Only the layering is left! Grab a frying pan, and pour a bit of oil on the bottom. A layer of eggplant, a layer of sauce, a layer of cheese. A layer of eggplant, a layer of sauce, a layer of cheese. A layer of… nahh, you get it. Put it in the oven for 30 minutes. Afterwards turn the oven off, but leave it inside for another 20 minutes, so the sauce has time to cool down and to gain a more thick texture. This baking part takes quite some time, I know, but it is totally worth it!

Parmigiana di melanzane
Parmigiana di melanzane

We ate this all. All of it. ALL! THE TWO OF US! So if you are making this with friends, get multiple eggplants! And we also watched Game of Thrones while eating, but I do not recommend this part – either before of after. If the show gets you into a bad mood, think of Marco who is kind, funny and always talks to you with a smile on his face! Or look for him on the streets of Groningen, that might be an even better idea!

The Italian
The Italian

Thank you for cooking, Marco, and buon appetito to all of you!

Germany Vol.3

Hey All,

They say that you can get the best currywurst in Berlin – well, they might be wrong, because I had a pretty good one yesterday. My German cooks of this time are two fellow business ladies from my studies, Katrin and Valeska. You might also be wondering why there are so many German posts lately, but living in Groningen just gives you so many friends from the neighbor country that it would be a missed opportunity not showing you guys as many recipes as possible! We even got sausages right from Katrin’s hometown, Tönisvorst, so, let’s make currywurst and kartoffelsalat!

All you need - pork sausage, potato, onion, pickle, carrot, chives, mustard, yoghurt, curry herb ketchup, ,mustard, worcester sauce, apple mousse, vinegar, olive oil, honey, salt, pepper
All you need – pork sausage, potato, onion, pickle, carrot, chives, mustard, yoghurt, curry herb ketchup, Worcester sauce, apple mousse, vinegar, olive oil, honey, salt, pepper
What you need the most!
What you need the most!

As usual, start with peeling and chopping everything. Begin with the potatoes, because those need quite some time to get cooked. You can already cut them into little cubes before boiling, but after is fine as well. Then also peel, cut and boil your carrots. Don’t let your cutting board go yet – keep chopping the onions, pickles, chives! Once your veggies are well-cooked, put everything in a bowl. Next, you make the sauce for the salad. Mix yoghurt with mustard, salt, and pepper, then all this on the veggie mix – your kartoffelsalat is ready! You can put it in the fridge while you prepare the juicy sausages.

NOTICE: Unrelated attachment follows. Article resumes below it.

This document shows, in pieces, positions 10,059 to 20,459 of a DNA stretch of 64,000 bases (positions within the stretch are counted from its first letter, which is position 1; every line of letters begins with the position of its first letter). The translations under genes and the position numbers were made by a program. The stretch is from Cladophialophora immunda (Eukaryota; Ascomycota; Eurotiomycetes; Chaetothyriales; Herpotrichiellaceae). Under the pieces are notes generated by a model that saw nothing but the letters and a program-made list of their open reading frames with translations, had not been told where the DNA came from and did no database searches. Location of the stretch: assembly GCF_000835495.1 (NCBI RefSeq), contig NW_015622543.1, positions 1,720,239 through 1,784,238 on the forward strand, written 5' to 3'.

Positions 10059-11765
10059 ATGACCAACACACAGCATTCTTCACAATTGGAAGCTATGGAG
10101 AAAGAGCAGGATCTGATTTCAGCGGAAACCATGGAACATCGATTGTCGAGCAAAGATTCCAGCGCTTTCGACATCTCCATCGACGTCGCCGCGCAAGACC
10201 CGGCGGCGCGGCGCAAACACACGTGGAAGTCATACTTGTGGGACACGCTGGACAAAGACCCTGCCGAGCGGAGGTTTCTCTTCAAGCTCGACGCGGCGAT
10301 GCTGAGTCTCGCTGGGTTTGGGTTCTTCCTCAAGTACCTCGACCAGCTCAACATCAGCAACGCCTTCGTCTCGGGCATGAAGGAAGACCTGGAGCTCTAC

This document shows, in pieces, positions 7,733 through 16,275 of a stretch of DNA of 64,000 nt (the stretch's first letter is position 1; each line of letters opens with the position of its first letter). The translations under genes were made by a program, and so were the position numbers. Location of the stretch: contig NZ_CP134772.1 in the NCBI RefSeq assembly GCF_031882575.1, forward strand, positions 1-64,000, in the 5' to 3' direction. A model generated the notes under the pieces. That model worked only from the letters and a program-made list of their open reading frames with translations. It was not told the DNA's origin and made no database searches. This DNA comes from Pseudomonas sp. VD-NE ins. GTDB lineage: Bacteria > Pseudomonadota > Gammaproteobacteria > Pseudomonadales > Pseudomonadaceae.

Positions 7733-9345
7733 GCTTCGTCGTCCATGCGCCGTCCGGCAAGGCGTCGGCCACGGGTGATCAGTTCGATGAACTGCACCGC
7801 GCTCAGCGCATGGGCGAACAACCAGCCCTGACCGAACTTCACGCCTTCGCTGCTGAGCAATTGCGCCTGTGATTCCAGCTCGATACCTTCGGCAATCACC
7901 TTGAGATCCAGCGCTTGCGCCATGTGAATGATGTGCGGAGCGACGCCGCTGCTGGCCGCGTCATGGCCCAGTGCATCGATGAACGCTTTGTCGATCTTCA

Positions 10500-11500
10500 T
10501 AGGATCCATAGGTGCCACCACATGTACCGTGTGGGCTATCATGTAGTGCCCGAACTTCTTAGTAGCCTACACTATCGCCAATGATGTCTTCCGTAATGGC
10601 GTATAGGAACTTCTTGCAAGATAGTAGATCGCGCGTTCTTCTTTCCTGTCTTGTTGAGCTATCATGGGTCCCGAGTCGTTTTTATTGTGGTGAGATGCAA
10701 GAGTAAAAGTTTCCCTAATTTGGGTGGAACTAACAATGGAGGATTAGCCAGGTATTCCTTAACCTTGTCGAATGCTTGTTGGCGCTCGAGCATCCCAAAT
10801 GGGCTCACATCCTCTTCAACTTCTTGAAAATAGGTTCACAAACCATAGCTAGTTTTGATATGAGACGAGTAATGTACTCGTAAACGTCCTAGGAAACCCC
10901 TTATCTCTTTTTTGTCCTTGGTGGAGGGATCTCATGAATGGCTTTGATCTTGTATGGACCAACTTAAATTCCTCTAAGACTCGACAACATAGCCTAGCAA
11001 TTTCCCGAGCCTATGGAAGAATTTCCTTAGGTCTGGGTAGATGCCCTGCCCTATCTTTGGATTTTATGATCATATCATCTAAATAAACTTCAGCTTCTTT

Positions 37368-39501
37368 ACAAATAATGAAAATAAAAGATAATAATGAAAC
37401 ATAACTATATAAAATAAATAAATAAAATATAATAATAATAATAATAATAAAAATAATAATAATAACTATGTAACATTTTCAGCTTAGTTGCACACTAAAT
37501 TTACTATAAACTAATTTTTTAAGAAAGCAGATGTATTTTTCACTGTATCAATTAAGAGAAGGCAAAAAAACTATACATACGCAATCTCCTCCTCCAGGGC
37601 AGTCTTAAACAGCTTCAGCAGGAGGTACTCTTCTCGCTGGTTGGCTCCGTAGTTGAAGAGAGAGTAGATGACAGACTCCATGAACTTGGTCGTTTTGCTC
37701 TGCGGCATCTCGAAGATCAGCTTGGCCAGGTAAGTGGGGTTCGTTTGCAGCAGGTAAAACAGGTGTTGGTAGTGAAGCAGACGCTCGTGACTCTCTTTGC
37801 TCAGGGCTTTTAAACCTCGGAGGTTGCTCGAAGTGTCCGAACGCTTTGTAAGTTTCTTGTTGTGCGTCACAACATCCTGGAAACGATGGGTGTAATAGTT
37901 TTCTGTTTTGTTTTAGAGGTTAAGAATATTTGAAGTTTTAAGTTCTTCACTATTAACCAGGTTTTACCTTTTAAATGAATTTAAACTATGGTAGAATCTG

So, as far as I have seen making the sauce for the currywurst is veeery tricky! Supposedly you only need to mix all the different sauces you have, so grab a big spoon and a bowl. Here you mix curry herb ketchup (curry gewürz ketchup), Worcester sauce, apple mousse, vinegar, olive oil, honey, optionally extra ketchup, salt, pepper – and, of course, a lot of curry. I will not even try to tell you about proportions, because seemingly it all depends on personal preferences. The only thing I know is that I loved ours! When you have this mix, you fry some garlic and onion in a pan, pour this mix on it, then cook it for a bit. The flavor changes while cooking, so keep tasting. While you’re doing this, you can also melt some fat or butter in another bigger pan and fry your sausages. If you managed to make the sauce right, then nothing can go wrong anymore! Serve the sausages with sauce on the top, with some extra curry, and a piece of bread.

A few month ago when I went to Katrin’s place, a met a little ball of fur, Hannibal, their pet hamster. Unfortunately I don’t have a pet here, so I got overly excited about this one, and ever since was always looking forward to see this tiny fellow again. Well, yesterday I got to know he passed away months ago… it was the biggest disappointment of my day, but these truly delicious German treats made me a lot happier! And a lot fuller. And the shot of schnapps after very sleepy. So remember: German food and drinks cheer you up vey well!

Currywurst and Kartoffelsalat
Currywurst and Kartoffelsalat

Please enjoy these rather simple recipes and traditional German tastes – I promise I will try to bring you other countries soon! Guten Appetit!

The Germans
The Germans

Thanks for cooking, girls!

Germany Vol.2

Hey All,

I haven’t posted a recipe for a long time, so to catch up on that I might start repeating some countries – this should only be good for you though, getting some expertise in some of the national cuisines. This is gonna be a mini one, but the amount of tastiness is very big!

Philippe was my cook this time. We are doing an improv comedy course together – great place to gather some fun, friends, and potentially flags! This German is from Berlin, and he prepared me his all time favorite dish, which also happens to be the first recipe he has ever learnt! Bratkartoffeln,here we go!

All you need - potato, mushroom, ham, green beans, onion, oil, salt, pepper